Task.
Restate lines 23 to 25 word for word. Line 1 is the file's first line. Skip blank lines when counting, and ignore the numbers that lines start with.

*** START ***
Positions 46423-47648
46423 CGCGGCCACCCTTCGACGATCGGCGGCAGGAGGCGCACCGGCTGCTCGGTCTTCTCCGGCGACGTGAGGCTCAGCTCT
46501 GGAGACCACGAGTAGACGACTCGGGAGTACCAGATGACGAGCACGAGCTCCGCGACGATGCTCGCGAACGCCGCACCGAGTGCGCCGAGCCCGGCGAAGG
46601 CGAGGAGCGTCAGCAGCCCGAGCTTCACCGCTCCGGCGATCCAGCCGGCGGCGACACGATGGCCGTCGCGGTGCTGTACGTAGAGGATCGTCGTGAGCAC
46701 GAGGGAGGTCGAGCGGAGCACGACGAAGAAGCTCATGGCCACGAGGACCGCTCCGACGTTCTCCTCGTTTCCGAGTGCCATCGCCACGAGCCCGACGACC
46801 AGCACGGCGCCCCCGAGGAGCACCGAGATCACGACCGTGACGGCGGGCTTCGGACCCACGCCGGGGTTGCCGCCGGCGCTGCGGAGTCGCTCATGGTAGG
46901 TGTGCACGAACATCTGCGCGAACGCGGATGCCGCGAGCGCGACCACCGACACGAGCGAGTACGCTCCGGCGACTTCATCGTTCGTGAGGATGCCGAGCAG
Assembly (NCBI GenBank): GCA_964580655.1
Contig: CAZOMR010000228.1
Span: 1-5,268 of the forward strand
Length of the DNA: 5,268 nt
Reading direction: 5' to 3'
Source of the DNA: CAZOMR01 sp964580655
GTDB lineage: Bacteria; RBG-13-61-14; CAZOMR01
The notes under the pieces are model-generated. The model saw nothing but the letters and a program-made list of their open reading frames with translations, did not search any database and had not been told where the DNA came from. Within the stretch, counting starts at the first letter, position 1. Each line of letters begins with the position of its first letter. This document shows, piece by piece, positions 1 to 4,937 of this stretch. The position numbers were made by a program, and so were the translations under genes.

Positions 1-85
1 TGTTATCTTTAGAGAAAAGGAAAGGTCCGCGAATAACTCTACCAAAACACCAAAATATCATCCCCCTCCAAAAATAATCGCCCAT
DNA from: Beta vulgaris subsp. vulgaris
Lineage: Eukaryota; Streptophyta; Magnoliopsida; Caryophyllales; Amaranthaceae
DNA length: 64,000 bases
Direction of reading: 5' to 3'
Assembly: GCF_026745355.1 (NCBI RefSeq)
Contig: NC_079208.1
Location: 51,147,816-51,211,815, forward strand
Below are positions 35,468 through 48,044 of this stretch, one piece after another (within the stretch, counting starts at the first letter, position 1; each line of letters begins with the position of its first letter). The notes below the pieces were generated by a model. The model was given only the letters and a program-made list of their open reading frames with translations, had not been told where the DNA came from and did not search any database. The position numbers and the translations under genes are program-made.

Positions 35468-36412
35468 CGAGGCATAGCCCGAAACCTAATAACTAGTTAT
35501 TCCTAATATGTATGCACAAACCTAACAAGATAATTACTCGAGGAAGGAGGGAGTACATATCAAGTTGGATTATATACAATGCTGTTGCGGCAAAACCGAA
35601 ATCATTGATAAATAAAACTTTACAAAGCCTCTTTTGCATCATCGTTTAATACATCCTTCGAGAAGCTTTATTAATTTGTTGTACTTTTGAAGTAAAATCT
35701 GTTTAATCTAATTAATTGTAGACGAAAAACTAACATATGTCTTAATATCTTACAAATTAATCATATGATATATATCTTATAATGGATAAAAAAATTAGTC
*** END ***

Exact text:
Contig: NC_079208.1
Location: 51,147,816-51,211,815, forward strand
Below are positions 35,468 through 48,044 of this stretch, one piece after another (within the stretch, counting starts at the first letter, position 1; each line of letters begins with the position of its first letter). The notes below the pieces were generated by a model. The model was given only the letters and a program-made list of their open reading frames with translations, had not been told where the DNA came from and did not search any database. The position numbers and the translations under genes are program-made.